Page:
“A film set is a rolling ball of chaos and imminent failure,” said visiting filmmaker Andrew Okpeaha MacLean at the first Sundance ShortsLab: Honolulu, held at the museum’s Doris Duke Theatre March 21 and 22. His reality check on the nitty gritty of making a film during his session about going from short film to feature got a laugh out of the full house. Insider insight like that had aspiring and veteran filmmakers alike talking and Instagramming about how the milestone program inspired them.
The two-day event was free to the public, thanks to the sponsorship of Linda and Robert Nichols. The theater was filled with a who’s who of Hawai‘i film, such as UH Academy for Creative Media professors Anne Misawa (cinematographer of Margarita, with a Straw); Lisette Marie Flanary (director of One Voice); John Ching (producer of The Tempest); former Sundance NativeLab fellows Beau Bassett, Chris Kahunahana, Ciara Lacy, and Ty Sanga; and Jeannette Paulson Hereniko.
Recognizing the important role short films have in cinema, storytelling, and culture, the Sundance Institute holds about five ShortsLabs across the country each year to help empower the next generation of artists. Filmmakers are invited to these seminars of Sundance-organized panel discussions to offer firsthand insight into the basics of developing their idea, making their film, and getting it seen by audiences.
Visiting from Sundance were Mike Plante, Sundance Institute’s Senior Short Film Programmer; Trevor Groth, Director of Programming for the Sundance Film Festival; and Bird Runningwater, Director of Sundance Institute’s Native American and Indigenous Program, who already has strong ties in the Hawai‘i film community through Sundance’s NativeLabs. The invited filmmakers were MacLean and Janicza Bravo.
The day before ShortsLab started, the museum’s film curator Abbie Algar and theater manager Taylour Chang took the Sundance team to Wai‘anae High School to spend a few hours with the students of the famed Searider Productions. Even though it was spring break, the kids were at school for this once-in-a-lifetime opportunity.
On a tour of the Searider facilities and classrooms, students showed off examples of their productions,, equipment, and their impressive collection of awards and accolades. “We’ve been to a lot of high schools around the country,” Groth told the students, “and we’ve never seen students as engaged as you are here.”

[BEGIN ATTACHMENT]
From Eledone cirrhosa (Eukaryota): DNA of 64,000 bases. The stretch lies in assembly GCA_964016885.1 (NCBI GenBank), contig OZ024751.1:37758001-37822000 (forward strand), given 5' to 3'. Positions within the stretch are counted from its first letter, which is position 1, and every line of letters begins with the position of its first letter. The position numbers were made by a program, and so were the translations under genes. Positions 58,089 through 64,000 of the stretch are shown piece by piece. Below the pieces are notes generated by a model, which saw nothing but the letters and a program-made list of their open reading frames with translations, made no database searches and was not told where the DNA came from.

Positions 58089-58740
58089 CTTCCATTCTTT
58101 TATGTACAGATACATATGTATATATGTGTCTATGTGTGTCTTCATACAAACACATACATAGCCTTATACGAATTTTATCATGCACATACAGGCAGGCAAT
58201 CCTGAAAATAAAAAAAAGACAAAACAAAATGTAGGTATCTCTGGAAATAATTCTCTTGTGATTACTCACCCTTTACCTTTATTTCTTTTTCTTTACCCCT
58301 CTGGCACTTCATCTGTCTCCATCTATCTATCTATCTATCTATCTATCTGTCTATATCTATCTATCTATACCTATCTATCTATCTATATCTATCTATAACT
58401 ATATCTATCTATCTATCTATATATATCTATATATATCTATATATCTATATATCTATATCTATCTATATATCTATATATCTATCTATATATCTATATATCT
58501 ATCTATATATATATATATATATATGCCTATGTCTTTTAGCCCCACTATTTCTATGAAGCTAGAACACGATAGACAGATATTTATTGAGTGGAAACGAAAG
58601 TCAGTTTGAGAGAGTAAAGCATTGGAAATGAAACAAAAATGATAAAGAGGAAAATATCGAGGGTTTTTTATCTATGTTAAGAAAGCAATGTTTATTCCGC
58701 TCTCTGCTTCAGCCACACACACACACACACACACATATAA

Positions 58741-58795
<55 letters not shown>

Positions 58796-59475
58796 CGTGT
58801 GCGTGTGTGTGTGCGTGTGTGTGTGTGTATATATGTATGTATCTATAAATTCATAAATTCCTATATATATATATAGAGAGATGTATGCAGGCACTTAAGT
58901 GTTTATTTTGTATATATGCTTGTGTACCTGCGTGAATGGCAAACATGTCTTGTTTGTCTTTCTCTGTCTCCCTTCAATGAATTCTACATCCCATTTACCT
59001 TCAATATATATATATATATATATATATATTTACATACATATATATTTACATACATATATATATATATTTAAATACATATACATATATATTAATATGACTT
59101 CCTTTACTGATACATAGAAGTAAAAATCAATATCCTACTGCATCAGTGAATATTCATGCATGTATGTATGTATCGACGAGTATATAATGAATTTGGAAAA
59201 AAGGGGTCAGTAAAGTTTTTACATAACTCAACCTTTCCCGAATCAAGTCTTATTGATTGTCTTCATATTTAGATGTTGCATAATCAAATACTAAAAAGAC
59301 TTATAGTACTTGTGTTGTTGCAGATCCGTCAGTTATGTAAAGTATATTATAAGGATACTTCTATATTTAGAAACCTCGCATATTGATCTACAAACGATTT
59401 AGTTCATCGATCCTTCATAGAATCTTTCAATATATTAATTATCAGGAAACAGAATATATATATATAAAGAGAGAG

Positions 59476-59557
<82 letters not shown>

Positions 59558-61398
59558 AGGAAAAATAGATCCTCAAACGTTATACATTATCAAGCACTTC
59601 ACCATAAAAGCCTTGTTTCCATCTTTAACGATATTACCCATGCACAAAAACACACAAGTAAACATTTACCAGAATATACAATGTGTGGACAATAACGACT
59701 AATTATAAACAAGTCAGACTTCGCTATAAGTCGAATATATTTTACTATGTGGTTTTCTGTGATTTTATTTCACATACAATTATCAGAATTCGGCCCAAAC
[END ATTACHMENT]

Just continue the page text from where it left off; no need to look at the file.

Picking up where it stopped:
As a further measure of their engagement, John Allen III, Searider Productions advisor for video, revealed that the students had not gone home the previous evening, working through the night to prepare for the Student Television Network Convention in San Diego, where more than 3,000 students, teachers, and industry professionals meet to compete in the fields of journalism, filmmaking, and audio-visual storytelling.
After a brief lunch, the Sundance crew talked about their experience as filmmakers and festival programmers, and answered students’ questions about the industry.
MacLean—whose feature film On the Ice is set in his hometown of Barrow, Alaska—told students about why he got into filmmaking. “I’ve always been a fan of movies, but I felt they only told a specific story about a specific character. I loved them, but I felt none of them told my story,” he said, “I’m sure that here in Hawai‘i you all have had a similar experience. I got into filmmaking because I wanted to tell my story.”
As the tour came to a close, the team discussed the significance of adding minority, native, and indigenous voices to the film industry, explaining that films made from these perspectives are windows into different cultures and experiences. “If everybody had access to films from around the world, it would allow us to be more understanding, more empathetic towards each other,” said Groth.
The ShortsLab program was spearheaded by Hathaway Jakobsen, the museum’s chief advancement officer. Jakobsen came to the museum from Sundance, where she was director of individual giving. “Hawai‘i has so much talent and interesting stories to tell. I’ve seen how Sundance’s ShortsLab helps aspiring filmmakers get the jumpstart they need. It made sense to bring the program here.”
“With 220 attendees, that’s the best attendance we’ve ever had—New York and Los Angeles get 180,” Plante emailed the museum after he had returned to Los Angeles. “It’s such a great place with the theater, the staff, the promotion, the reception—it really did go as well as I could have imagined. Very professional but still fun. You show film as an art.”
Lesa Griffith contributed to this article.